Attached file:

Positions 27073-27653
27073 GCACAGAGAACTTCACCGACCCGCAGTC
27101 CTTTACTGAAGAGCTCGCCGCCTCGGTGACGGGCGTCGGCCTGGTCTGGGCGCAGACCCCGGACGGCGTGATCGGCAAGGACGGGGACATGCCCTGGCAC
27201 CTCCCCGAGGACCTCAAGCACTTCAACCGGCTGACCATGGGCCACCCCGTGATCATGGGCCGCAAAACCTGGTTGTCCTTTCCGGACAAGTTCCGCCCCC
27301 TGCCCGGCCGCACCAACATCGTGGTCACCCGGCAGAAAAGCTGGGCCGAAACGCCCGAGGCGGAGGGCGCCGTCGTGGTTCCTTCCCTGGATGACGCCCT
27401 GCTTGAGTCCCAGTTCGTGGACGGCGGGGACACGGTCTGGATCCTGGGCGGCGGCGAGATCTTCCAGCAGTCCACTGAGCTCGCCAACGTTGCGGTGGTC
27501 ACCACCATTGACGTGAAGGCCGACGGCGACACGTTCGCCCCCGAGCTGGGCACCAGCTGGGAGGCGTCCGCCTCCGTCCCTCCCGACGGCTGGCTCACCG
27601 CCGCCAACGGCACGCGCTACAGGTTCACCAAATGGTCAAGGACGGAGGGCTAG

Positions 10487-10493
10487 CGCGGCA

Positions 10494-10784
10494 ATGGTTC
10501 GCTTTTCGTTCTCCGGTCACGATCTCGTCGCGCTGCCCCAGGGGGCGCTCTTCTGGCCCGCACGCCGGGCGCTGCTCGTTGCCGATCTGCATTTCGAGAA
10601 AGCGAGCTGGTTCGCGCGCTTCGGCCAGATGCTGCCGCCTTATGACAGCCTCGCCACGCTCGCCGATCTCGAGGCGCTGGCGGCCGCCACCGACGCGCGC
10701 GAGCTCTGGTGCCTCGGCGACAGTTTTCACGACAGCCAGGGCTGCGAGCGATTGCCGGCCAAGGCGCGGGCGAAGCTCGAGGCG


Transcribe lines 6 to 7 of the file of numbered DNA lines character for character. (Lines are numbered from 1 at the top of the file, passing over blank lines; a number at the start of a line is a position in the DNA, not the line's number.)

27401 GCTTGAGTCCCAGTTCGTGGACGGCGGGGACACGGTCTGGATCCTGGGCGGCGGCGAGATCTTCCAGCAGTCCACTGAGCTCGCCAACGTTGCGGTGGTC
27501 ACCACCATTGACGTGAAGGCCGACGGCGACACGTTCGCCCCCGAGCTGGGCACCAGCTGGGAGGCGTCCGCCTCCGTCCCTCCCGACGGCTGGCTCACCG